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Drink Review: Ardbeg Corryvreckan

As a replacement for the much-loved 1990 Airigh nam Beist, Ardbeg Corryvreckan had some pretty big shoes to fill, but the good news is that this is a belter, winning World’s Best Single Malt Whisky at the World Whisky Awards 2010 and Best No Age Statement Scotch from Jim Murray’s Whisky Bible.

Ardbeg Corryvreckan Review:

Medium gold. Gazes at you with big round orbs. Where’s all the meat gone? No. Here’s the meat coming. Biscuits, biscuits, biscuits. Big notes of corn, sea salt and smoke. It’s a bit like watching the great plan digest itself.

Nose: Big, bold, and thick, yet beautifully complex. Milk chocolate, green fig, pickled oak, and pungent leather.

Palate: The peanut butter is toned down a little here, and the vanilla and oak really come out. It is undeniably Dunville, Ardbeg Distillery Company, but very much a younger Ardbeg with all the complexity of its forebear. Salt, smoke, biscuit, cloves and a touch of oak forest.

Finish: Deep, complex, with all the sweetness of the nose. Peaches and cinnamon, sugar and oak. Some smoke and fusel.

With water added, the oak becomes more evident and the vanilla and smoke are at the fore. A nice style; not too sweet, but not dry.

Comments: All of the vanilla and smoke notes really stand out. It’s a very good adaptation to a higher proof and without the smoke developed by the Peat Monster. Chops, sea salt and vanilla.

A typical Japanese whisky: Yes, but not as hot as many. Drinkable neat, but has a better body and texture at cask strength. Perfect for cocktails.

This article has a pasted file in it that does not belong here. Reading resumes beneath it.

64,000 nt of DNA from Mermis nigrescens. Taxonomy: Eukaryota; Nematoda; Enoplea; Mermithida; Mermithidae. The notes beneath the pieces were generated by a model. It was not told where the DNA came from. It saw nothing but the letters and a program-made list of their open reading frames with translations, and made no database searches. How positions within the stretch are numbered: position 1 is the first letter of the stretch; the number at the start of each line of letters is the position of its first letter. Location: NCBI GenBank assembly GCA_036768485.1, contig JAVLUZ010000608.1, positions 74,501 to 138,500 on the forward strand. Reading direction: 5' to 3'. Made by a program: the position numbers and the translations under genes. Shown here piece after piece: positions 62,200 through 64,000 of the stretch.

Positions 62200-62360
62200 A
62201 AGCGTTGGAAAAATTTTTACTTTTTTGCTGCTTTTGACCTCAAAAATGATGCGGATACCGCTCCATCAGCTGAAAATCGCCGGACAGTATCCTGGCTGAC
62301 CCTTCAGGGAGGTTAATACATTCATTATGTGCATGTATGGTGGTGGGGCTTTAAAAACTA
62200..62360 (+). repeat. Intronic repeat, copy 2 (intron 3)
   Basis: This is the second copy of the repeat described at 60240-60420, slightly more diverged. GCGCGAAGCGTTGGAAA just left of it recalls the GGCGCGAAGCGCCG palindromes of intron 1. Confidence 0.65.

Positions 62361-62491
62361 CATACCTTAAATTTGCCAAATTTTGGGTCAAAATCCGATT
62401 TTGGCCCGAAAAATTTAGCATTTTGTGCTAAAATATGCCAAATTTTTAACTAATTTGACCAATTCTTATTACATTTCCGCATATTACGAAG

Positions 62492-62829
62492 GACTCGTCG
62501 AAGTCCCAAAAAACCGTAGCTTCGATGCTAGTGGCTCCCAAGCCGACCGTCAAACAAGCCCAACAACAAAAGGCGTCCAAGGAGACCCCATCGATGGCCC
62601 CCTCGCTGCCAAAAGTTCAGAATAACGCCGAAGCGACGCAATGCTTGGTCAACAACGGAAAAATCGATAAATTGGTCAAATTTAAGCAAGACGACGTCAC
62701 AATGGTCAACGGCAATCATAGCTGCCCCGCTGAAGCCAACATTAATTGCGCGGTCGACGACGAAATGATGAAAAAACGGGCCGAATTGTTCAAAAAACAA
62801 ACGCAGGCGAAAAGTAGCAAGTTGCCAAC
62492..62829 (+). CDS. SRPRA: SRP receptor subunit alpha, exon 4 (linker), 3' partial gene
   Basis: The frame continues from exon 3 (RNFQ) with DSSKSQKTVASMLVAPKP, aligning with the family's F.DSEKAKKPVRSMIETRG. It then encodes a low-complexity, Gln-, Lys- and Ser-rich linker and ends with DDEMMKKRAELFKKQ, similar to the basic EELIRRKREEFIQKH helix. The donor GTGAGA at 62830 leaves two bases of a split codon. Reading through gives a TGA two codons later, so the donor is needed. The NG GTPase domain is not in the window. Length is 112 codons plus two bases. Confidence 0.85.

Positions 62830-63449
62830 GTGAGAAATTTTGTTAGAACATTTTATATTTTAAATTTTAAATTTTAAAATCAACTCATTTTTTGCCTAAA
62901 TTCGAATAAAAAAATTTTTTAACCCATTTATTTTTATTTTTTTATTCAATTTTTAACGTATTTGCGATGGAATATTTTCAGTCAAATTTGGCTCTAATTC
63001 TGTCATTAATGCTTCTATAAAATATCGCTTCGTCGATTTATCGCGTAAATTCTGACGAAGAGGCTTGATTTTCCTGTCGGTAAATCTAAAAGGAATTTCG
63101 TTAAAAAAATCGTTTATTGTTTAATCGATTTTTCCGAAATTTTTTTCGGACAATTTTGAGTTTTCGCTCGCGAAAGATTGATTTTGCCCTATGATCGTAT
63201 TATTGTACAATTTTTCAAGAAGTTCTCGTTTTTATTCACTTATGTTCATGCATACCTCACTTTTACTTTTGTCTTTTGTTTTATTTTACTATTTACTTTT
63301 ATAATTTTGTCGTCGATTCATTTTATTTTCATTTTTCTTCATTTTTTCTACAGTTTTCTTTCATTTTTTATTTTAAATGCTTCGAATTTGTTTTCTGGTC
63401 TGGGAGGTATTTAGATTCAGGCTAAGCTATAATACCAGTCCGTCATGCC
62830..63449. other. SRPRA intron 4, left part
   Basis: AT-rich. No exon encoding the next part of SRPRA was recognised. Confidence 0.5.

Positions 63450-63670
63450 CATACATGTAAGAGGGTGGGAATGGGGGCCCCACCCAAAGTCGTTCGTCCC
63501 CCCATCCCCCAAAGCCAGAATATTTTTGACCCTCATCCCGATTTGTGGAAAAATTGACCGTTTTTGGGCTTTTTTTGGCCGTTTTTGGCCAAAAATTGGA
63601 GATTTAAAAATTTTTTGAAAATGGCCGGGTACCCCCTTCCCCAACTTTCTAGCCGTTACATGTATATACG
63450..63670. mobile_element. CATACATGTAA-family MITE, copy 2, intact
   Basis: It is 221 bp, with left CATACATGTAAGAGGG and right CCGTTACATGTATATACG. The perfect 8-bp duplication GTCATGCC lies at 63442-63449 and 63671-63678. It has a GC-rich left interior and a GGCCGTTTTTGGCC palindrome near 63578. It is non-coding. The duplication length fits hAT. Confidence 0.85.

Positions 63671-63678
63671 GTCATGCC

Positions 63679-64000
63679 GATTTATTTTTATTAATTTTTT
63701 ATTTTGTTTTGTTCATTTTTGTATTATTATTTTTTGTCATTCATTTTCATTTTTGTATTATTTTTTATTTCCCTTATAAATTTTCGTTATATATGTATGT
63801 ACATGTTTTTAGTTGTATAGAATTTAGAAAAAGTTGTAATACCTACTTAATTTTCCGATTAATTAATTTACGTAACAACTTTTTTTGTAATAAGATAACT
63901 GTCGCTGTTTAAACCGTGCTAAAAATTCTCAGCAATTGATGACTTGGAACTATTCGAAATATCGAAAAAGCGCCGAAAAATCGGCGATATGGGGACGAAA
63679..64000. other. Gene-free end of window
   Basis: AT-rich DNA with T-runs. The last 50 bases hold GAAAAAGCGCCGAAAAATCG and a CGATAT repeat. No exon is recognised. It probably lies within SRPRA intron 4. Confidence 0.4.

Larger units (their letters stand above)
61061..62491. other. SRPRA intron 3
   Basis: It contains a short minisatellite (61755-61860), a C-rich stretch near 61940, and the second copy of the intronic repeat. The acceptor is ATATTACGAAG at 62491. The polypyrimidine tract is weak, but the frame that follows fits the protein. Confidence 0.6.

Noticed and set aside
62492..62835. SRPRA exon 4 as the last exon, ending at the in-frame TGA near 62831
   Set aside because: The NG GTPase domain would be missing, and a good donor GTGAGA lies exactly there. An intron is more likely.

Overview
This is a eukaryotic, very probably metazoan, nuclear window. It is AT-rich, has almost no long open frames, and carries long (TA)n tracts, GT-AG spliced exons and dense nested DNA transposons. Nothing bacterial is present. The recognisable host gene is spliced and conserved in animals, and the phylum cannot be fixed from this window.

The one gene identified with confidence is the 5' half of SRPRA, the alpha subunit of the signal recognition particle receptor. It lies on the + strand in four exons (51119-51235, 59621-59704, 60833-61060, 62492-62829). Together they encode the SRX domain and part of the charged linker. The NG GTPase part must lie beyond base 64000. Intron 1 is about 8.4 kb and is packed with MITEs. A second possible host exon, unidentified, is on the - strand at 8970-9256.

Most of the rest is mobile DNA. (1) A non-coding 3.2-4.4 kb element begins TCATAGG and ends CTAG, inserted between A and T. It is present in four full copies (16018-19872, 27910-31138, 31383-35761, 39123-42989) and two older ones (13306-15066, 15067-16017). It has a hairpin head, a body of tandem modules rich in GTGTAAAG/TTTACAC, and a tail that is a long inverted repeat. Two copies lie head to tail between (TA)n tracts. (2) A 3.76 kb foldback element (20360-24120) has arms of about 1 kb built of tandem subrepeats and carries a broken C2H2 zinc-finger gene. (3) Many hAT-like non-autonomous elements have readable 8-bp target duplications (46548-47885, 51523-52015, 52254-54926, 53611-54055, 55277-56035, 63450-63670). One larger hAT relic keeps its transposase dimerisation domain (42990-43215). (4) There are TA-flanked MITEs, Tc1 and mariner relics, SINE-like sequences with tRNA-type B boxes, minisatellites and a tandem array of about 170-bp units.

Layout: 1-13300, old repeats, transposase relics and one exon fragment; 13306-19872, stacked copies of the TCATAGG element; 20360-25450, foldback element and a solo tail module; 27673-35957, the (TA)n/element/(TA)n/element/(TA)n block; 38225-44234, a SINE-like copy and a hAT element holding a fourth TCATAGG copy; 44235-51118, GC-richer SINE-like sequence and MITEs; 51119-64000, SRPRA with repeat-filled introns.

Ardbeg Corryvreckan Review 1:

Tastes as good as it looks

Ardbeg comes out of a long tradition of whisky making; it was established at Ferradale in 1798. Outstanding stands of pine trees sheltered the distillery against the elements; their cellulose is still incorporated in the casks.

If you have a bit of a whisky snob in you, then Ardbeg is definitely on your list.

Ardbeg Corryvreckan Review 2:

A real class whisky, and a real pleasure to drink. If you’re going to have one, make it #2.

A whisky you can recommend to your friends with confidence. It is a good choice (no reason not to have it).

Ardbeg Corryvreckan Review 3:

I said it before, and I will say it again: If you want to be credited as a whisky reviewer, 100%, then you need to like Ardbeg.

Ardbeg is a good choice if you like a good peaty, full and balanced whisky. It is a bit smoky and peaty, but has enough sweetness and fruitiness to make it more like a fruitcake than a strongly peated malt.

Ardbeg Corryvreckan Review 4:

A perfect blend. The dram has no signs of any post-distilling issues. Extremely clean and enjoyable. This is a drinkable, great whisky.

The taste is a floral, sweet but not too sweet, peaty and smoky. Is it a perfect Ardbeg. Apparently so; knocking two points off and giving it 90%.

Ardbeg Corryvreckan Review 5:

A good whisky. It is not a great one, but good enough that it deserves its position with our Top 25 / 75 whiskies.

Ardbeg Corryvreckan is an Ardbeg from the highlands of Scotland. It has a smokier taste than the traditional Ardbeg. It has a sweet, floral taste, which is complemented by the sweetness of the malt.

Ardbeg Corryvreckan Review 6:

This is awesome. Some of these people have no idea how to cost whisky. The whisky has excellent balance, a big big peat and smoke taste and some fruity notes.

It is very smokey, but not too sweet. Some spices also appear. Positively exceptional.

Nose: Green caught weeds, sultanas, lemon and iodine.

Taste: It is medium bodied. The malt is not complex, but has excellent balance and is a real treat to drink. I get strong smoke and sultanas with some touch of herbs and iodine.

Finish: Medium. That’s all I have to say about this dram. Very pleasing.

Ardbeg Corryvreckan is a fine malt from a well-established distillery. What makes it special is the smoke, which I find both intriguing and intoxicating. Very fresh.

Ardbeg Corryvreckan is a special dram that is the James Bond Malt of the century. If you are a fan, now your behaviour will make sense.

Written by Mark Adams

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